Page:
Can’t com­pete with Matthew: Can­di­dates cut Fla. cam­paigns

Daily Local News (West Chester, PA) - - WEATHER -

TALLAHASSEE, FLA. >> Like thou­sands of other Amer­i­cans, Don­ald Trump and Hil­lary Clin­ton abruptly up­ended their plans Thurs­day in Florida, where Hur­ri­cane Matthew threat­ened to wreak havoc on fi­nal-stretch pres­i­den­tial cam­paign­ing in a crit­i­cal swing state.

The cam­paigns rushed to move staff and vol­un­teers, close of­fices and can­cel events in the path of the storm. And as many Florid­i­ans heeded calls to evac­u­ate, both can­di­dates be­gan the del­i­cate and dif­fi­cult task of pur­su­ing votes dur­ing a cri­sis.

“Even if you want to do pol­i­tics, no one is there to lis­ten,” said Steve Schale, a Demo­cratic con­sul­tant who di­rected or ad­vised Barack Obama’s cam­paigns in Florida in 2008 and 2012.

Clin­ton’s cam­paign asked the state for more time to reg­is­ter vot­ers — a re­quest Florida Gov. Rick Scott re­jected — and the Trump team pulled its neg­a­tive TV ads.

“It looks like it’s a big one and it’s go­ing to be a bad one,” said Trump at a town hall in New Hamp­shire. “Please know that we are pray­ing for you and ev­ery­one in the path: You’ve got to take care of your­self, you’ve got to get out of the area, you’ve got to lis­ten.”

The hur­ri­cane is ex­pected to hit Trump’s prized Mar-a-Lago re­sort in Palm Beach. Cam­paign spokes­woman Hope Hicks said, “Mr. Trump spoke with em­ploy­ees yes­ter­day to en­sure they are safe and fol­low­ing in­struc­tions from lo­cal of­fi­cials.”

Clin­ton tweeted: “Hur­ri­cane Matthew is a ma­jor storm . ... Stay safe Florida.”

Both stayed far away, pre­par­ing for their sec­ond de­bate, a town hall-style face­off on Sun­day in St. Louis. Trump was hold­ing a dry run town hall in Sandown, New Hamp­shire, while Clin­ton was speak­ing at fundrais­ers in New York.

Along the South­east coast, Matthew was ex­pected to bring dan­ger­ous con­di­tions to Ge­or­gia, South Carolina and, pos­si­bly, North Carolina. But it was the im­pact on vote-rich Florida, a must­win state for Trump, that had the cam­paigns on high alert. The hur­ri­cane closed in just as both sides ramped up their early-vote push and just days be­fore a voter reg­is­tra­tion dead­line.

Vote-by-mail bal­lots are be­ing sent to vot­ers across the state this week, leav­ing the po­ten­tial for bal­lots to ar­rive just as vot­ers tem­po­rar­ily aban­don their homes. So far, a record 2.5 mil­lion peo­ple — nearly one-third of those who voted in 2012 — have made re­quests for the early bal­lots.

Scott said Thurs­day evening that he would not con­sider ex­tend­ing the Oct. 11 voter reg­is­tra­tion dead­line.

“Ev­ery­one has had a lot of time to reg­is­ter,” Scott said, adding, “I don’t in­tend to make any changes.”

Scott, a Repub­li­can, is a strong sup­porter of GOP nom­i­nee Don­ald Trump and chair­man of a Su­per PAC run­ning Clin­ton-bash­ing tele­vi­sion ads.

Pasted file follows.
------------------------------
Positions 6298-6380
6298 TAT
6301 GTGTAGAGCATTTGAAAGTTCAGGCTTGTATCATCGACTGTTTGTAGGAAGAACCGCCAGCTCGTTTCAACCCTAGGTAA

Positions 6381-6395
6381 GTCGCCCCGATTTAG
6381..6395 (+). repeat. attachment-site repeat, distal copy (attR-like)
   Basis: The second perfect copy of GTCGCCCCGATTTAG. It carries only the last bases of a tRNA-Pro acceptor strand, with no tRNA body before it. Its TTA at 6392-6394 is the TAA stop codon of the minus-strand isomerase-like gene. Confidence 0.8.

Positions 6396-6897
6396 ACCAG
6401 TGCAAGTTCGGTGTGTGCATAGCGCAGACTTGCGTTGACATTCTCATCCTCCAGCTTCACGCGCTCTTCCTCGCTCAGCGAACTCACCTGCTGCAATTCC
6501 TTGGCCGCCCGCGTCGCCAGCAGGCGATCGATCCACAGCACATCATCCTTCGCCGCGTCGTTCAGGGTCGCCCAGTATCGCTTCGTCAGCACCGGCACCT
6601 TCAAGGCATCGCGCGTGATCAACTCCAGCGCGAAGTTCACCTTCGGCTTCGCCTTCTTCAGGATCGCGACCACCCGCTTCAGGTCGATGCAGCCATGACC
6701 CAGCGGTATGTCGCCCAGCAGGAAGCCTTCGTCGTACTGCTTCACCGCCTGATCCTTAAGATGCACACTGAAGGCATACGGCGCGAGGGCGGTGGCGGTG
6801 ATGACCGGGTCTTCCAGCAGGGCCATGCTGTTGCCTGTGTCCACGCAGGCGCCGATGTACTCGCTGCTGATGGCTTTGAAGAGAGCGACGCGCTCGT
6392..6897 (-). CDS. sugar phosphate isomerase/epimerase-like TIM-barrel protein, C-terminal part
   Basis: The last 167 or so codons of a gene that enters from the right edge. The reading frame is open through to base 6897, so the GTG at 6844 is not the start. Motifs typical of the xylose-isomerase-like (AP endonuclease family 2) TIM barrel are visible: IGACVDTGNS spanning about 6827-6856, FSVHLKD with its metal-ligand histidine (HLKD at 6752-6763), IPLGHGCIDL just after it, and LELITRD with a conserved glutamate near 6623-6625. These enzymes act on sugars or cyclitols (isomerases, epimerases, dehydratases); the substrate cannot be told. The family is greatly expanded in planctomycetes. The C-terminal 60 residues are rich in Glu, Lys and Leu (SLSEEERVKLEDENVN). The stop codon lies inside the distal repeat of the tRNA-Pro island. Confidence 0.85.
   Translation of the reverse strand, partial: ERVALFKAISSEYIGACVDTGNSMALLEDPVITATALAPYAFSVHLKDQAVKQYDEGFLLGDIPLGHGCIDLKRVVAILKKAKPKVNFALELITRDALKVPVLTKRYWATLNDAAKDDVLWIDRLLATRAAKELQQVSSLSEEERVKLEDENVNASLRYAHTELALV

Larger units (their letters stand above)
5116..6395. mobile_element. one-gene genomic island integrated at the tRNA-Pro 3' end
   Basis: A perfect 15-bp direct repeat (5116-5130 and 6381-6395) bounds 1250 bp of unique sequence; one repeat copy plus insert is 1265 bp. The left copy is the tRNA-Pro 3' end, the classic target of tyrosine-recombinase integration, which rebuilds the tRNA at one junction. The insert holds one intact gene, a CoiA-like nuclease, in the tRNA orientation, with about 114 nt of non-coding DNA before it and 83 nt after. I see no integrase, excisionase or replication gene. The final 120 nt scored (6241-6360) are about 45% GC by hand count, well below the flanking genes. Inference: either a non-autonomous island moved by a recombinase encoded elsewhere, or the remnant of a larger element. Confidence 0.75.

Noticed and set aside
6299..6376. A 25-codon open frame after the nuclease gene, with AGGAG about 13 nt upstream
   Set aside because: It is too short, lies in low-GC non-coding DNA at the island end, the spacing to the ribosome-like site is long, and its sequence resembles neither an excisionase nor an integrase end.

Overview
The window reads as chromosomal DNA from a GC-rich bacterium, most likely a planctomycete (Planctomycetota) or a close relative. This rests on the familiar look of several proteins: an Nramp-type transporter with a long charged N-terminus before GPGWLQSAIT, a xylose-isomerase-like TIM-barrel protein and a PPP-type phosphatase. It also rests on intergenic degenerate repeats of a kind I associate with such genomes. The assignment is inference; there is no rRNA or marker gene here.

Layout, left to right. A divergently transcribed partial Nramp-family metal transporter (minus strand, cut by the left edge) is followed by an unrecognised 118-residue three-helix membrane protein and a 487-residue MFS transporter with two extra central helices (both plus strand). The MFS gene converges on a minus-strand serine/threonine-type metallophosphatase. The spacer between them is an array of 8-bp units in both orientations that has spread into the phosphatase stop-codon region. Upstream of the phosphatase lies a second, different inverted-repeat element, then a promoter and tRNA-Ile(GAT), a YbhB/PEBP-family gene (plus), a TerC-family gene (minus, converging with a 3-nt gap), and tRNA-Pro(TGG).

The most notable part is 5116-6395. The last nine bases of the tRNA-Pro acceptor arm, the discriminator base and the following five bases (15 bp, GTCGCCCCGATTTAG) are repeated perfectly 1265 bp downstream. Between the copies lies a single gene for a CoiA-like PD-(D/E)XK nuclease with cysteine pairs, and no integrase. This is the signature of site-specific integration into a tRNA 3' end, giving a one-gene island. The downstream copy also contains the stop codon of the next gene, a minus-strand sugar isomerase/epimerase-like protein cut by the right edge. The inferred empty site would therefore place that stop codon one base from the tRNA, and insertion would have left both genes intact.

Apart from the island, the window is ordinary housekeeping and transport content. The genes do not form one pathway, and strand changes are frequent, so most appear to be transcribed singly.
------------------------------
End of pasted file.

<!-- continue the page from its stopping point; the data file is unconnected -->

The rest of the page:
Of­fi­cials said they were hop­ing that any dis­rup­tion to vot­ing would be less se­vere than with Su­per­storm Sandy, which struck New Jersey and New York just be­fore the 2012 pres­i­den­tial elec­tion and kept many vot­ers away from polls.

At least half of Florida vot­ers typ­i­cally cast bal­lots early, ei­ther by mail or in per­son, com­pared with just a frac­tion in New York and New Jersey.

Still, dis­rup­tions in Florida cam­paign­ing were im­me­di­ate.

In Palm Beach County, lo­cal Repub­li­can Chair­man Michael Bar­nett said Matthew al­ready had forced can­cel­la­tions, in­clud­ing phonebank­ing op­er­a­tions and an event where Ivanka Trump was the head­liner. Lo­cal GOP of­fi­cials also will miss an op­por­tu­nity for out­reach to Latino lead­ers, be­cause an an­nual gala of a lo­cal His­panic civic group was can­celed.

“There is no good time, but this is just the worst time,” Bar­nett said. “What­ever hap­pens, I think we can make up for the lost time, as long as we are not clean­ing our­selves out from un­der a cat­a­strophic mess.”

Democrats, too, pre­pared for high-power cam­paign­ing to grind to a halt in af­fected ar­eas. Tele­vi­sion ad­ver­tis­ing of­ten fails to reach vot­ers pre­oc­cu­pied by an im­pend­ing storm and the af­ter­math.

How and where to ad­ver­tise be­came an im­me­di­ate flash­point be­tween the cam­paigns. Af­ter Clin­ton ads were spot­ted on the Weather Chan­nel, the Trump cam­paign ac­cused her of a “tone deaf” at­tempt to cap­i­tal­ize on the sit­u­a­tion.

A Clin­ton spokesman said ads had been sched­uled on lo­cal Weather Chan­nel sta­tions in Florida and other states. But the storm’s po­ten­tial sever­ity prompted the cam­paign to can­cel the Florida por­tion.

The storm posed un­usual chal­lenges and op­por­tu­ni­ties for the can­di­dates, par­tic­u­larly Trump, who is try­ing to prove his lead­er­ship.

The New York busi­ness­man has some­times ap­peared clumsy in his re­sponse to crises — in­clud­ing send­ing out tweets in which he seemed to pat him­self on the back for pre­dict­ing ter­ror at­tacks.

In the af­ter­math of the flood­ing in Louisiana ear­lier this year, Trump and his run­ning mate, Mike Pence, rushed to the Ba­ton Rouge area to tour the dam­age. Dur­ing the trip, Trump crit­i­cized the pres­i­dent and later Hil­lary Clin­ton for fail­ing to do the same, de­spite re­quest from lo­cal of­fi­cials to steer clear.

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